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Context

I run long Mathematica sessions; sometimes I have Output up to Out[3000+]. Hence I would like to be able to clear out some previous outputs which do use lots of memory.

Attempt

I am aware of clearing some outputs via unprotecting Out as follows

In[1]:= MemoryInUse[]/10^9.

Out[1]= 0.0179439

In[2]:= a = Table[1, {10^8}];
In[3]:= MemoryInUse[]/10^9.

Out[3]= 0.419424

In[4]:= Unprotect[Out];
In[5]:= Out[2] =.
In[6]:= Protect[Out];
In[7]:= MemoryInUse[]/10^9.

Out[7]= 0.0297147

My problem is if I have 3000+ outputs, which one are using a lot of memory so I can decide if it is safe to clear them.

Question

What I am after is a way of finding out which amongst the previous Out are using most of the memory? I would like to have a function, say MemoryHog[n] which would return a list of numbers corresponding to the nth sorted Outputs using most memory.

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2 Answers 2

up vote 10 down vote accepted

This should work

ClearAll[MemoryHog];
MemoryHog[n_] := Module[{list},
   list = {#, ByteCount[Out[#]]} & /@ Range[$Line];
   list=SortBy[list, -Last[#] &];
   list[[1 ;; n]]
];

Now lets test it

(*Some sample input -- evaluate in three cells *)
(*In[3]*)
Range[1000];
(*In[4]*)    
Range[10000];
(*In[5]*)    
Range[100000];

(*  get the hogs*)
MemoryHog[3]
(* ==>
{{5, 400168}, {4, 40168}, {3, 4168}}
*)
share|improve this answer
    
You remembered $Line before I did, but you seem to have forgotten about SortBy. –  Mr.Wizard Aug 20 '12 at 11:06
    
True, true, list=SortBy[list, -Last[#] &] would work as well... –  Ajasja Aug 20 '12 at 11:16
    
Actually better; time it. :-) –  Mr.Wizard Aug 20 '12 at 11:18
    
Sorry, no time for that now :) I'll take your word for it. –  Ajasja Aug 20 '12 at 11:19
    
@Ajasja I understand that Instring/@ Transpose[MemoryHog[3]][[1]] would allow me to review the corresponding Inputs. On the other hand its not very readable. Would you know how to print it out as the equivalent of ??In but restricted to the hogs? It would help to decide if they can be cleared without pain. –  chris Aug 20 '12 at 11:55

Why do you have so many Out[] values assigned? This seems like a very poor practice if memory is a concern. I suggest setting something reasonable like $HistoryLength = 3 and finding another way to store your results.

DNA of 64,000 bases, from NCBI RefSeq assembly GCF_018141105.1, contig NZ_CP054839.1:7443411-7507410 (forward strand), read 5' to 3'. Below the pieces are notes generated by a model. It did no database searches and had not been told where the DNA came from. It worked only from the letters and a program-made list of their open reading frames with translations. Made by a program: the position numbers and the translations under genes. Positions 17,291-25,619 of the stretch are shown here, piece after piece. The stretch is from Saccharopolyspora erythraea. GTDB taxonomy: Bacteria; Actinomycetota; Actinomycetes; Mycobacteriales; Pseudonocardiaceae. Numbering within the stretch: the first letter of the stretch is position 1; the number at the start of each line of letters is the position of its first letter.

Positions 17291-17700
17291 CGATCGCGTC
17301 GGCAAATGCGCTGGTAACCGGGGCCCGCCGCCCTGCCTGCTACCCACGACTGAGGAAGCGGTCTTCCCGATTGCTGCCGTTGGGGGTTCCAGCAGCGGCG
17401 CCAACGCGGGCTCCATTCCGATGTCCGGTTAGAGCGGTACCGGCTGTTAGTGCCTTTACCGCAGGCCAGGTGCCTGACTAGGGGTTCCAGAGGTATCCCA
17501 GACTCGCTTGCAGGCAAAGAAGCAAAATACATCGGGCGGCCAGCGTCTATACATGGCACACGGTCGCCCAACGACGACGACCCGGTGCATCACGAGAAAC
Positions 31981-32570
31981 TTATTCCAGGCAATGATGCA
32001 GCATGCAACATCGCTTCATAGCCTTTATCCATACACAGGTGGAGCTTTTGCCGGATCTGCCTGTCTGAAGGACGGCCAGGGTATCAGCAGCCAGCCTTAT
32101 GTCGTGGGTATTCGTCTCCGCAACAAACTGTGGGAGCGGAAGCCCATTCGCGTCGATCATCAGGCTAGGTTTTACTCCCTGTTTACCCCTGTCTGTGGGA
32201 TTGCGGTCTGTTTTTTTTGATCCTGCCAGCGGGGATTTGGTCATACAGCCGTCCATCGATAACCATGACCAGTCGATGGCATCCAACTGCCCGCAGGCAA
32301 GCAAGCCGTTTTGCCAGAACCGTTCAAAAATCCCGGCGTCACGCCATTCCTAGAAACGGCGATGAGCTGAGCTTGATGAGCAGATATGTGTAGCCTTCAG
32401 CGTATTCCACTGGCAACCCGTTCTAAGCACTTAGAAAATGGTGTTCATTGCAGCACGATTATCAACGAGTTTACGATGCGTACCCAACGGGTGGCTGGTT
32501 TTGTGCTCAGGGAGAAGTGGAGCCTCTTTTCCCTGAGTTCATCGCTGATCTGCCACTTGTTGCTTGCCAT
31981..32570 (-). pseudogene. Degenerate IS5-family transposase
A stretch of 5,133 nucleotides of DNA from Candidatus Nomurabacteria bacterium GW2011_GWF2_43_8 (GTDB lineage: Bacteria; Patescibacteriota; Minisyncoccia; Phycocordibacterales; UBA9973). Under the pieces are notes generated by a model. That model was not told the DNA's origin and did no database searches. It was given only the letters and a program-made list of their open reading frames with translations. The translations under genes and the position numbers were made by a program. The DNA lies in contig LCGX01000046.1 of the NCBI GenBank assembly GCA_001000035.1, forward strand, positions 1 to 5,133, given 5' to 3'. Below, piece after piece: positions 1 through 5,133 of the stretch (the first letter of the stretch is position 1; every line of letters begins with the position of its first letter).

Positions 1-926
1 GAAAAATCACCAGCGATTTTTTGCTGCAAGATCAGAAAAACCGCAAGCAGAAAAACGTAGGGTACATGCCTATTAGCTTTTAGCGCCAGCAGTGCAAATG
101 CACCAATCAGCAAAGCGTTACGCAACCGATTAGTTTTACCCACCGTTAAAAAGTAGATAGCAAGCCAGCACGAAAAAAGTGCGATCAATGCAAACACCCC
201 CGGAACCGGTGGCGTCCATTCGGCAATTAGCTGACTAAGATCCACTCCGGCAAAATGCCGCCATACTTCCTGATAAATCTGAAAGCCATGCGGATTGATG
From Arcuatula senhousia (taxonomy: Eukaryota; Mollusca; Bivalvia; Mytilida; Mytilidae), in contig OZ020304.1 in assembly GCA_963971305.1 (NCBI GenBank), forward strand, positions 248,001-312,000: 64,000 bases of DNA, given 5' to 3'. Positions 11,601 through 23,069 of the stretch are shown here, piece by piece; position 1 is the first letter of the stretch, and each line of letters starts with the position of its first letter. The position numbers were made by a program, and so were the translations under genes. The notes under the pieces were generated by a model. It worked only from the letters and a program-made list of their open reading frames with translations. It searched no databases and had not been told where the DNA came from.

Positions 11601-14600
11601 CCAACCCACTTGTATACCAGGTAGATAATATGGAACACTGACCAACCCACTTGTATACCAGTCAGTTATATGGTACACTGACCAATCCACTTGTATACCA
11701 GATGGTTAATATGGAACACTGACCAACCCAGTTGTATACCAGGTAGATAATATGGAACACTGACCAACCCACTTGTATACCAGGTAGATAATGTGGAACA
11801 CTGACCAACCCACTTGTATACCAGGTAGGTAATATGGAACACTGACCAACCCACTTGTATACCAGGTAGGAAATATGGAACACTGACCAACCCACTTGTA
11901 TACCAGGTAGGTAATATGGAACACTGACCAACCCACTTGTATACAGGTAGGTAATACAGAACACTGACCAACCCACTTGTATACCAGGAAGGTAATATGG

Nevertheless you can find the approximate memory used for each value like this:

Array[{#, ByteCount@Out@#} &, $Line - 1]

This gives output such as:

{{1, 56}, {2, 184}, {3, 6520}}

which are a pairs: {line-number, bytes-used}


It is probably academic now that you know about $HistoryLength, but here is a way to write your "memory hog" function that has some features you may like. It respects $HistoryLength and $Line such that it will not error if you request more Out values than are available, and it returns a Short summary of each Out value.

memoryHog[n_] :=
  Reverse@#[[# ~Ordering~ -Min[n, $HistoryLength, $Line - 1]]] & @ 
    Table[
      {ByteCount@Out@i, i, Short@Out@i},
      {i, Max[1, $Line - $HistoryLength], $Line - 1}
    ] // Column
share|improve this answer
    
@Wizard I have many Out[] because I do research ;-) i.e. I don't necessarily know where I am going. Or if you prefer I am not a good programmer. Thanks for your answer. –  chris Aug 20 '12 at 11:33
    
@chris That does not require you to keep all output, does it? Perhaps you should look into a logging method that will write each Out to a file? –  Mr.Wizard Aug 20 '12 at 11:36
    
I didn't know about the $HistoryLength though. It might do the trick for me. –  chris Aug 20 '12 at 11:37
    
@Wizard No; typically I don't use any of the outputs. –  chris Aug 20 '12 at 11:38
    
@chris in that case, certainly set $HistoryLength to a low or zero value in your user init.m file. Ask if you need help with that. –  Mr.Wizard Aug 20 '12 at 11:39

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